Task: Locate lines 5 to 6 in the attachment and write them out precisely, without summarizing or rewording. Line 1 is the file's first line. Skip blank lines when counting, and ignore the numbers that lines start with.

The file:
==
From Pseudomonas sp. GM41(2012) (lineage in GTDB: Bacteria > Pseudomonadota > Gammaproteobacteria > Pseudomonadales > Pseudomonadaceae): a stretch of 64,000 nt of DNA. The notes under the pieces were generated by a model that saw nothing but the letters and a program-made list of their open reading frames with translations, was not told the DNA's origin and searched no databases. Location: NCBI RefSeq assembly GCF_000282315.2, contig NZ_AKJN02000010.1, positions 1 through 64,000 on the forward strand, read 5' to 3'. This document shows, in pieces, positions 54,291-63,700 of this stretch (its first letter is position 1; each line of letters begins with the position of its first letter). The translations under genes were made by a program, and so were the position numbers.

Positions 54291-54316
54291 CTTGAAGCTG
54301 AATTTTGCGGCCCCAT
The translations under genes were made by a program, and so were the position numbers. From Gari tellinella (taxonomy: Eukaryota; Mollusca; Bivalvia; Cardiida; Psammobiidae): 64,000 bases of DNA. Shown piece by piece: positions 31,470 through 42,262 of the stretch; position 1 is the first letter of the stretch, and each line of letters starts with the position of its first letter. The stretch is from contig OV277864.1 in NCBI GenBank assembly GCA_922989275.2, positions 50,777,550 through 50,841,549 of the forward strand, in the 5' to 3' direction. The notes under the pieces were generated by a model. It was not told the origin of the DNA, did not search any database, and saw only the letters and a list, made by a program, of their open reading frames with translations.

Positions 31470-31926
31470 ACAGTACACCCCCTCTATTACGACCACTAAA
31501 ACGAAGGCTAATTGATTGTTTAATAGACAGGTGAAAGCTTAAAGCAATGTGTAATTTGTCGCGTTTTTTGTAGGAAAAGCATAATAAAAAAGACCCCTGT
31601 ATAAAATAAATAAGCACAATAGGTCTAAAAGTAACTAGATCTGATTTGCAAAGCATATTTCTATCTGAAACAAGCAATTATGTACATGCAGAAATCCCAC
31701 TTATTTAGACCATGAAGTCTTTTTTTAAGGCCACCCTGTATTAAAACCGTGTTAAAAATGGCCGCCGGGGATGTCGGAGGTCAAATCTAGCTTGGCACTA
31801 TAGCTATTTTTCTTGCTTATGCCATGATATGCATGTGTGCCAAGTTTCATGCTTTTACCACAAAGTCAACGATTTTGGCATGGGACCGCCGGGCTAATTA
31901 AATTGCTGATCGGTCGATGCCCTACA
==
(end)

The translations under genes were made by a program, and so were the position numbers. From Gari tellinella (taxonomy: Eukaryota; Mollusca; Bivalvia; Cardiida; Psammobiidae): 64,000 bases of DNA. Shown piece by piece: positions 31,470 through 42,262 of the stretch; position 1 is the first letter of the stretch, and each line of letters starts with the position of its first letter. The stretch is from contig OV277864.1 in NCBI GenBank assembly GCA_922989275.2, positions 50,777,550 through 50,841,549 of the forward strand, in the 5' to 3' direction. The notes under the pieces were generated by a model. It was not told the origin of the DNA, did not search any database, and saw only the letters and a list, made by a program, of their open reading frames with translations.

Positions 31470-31926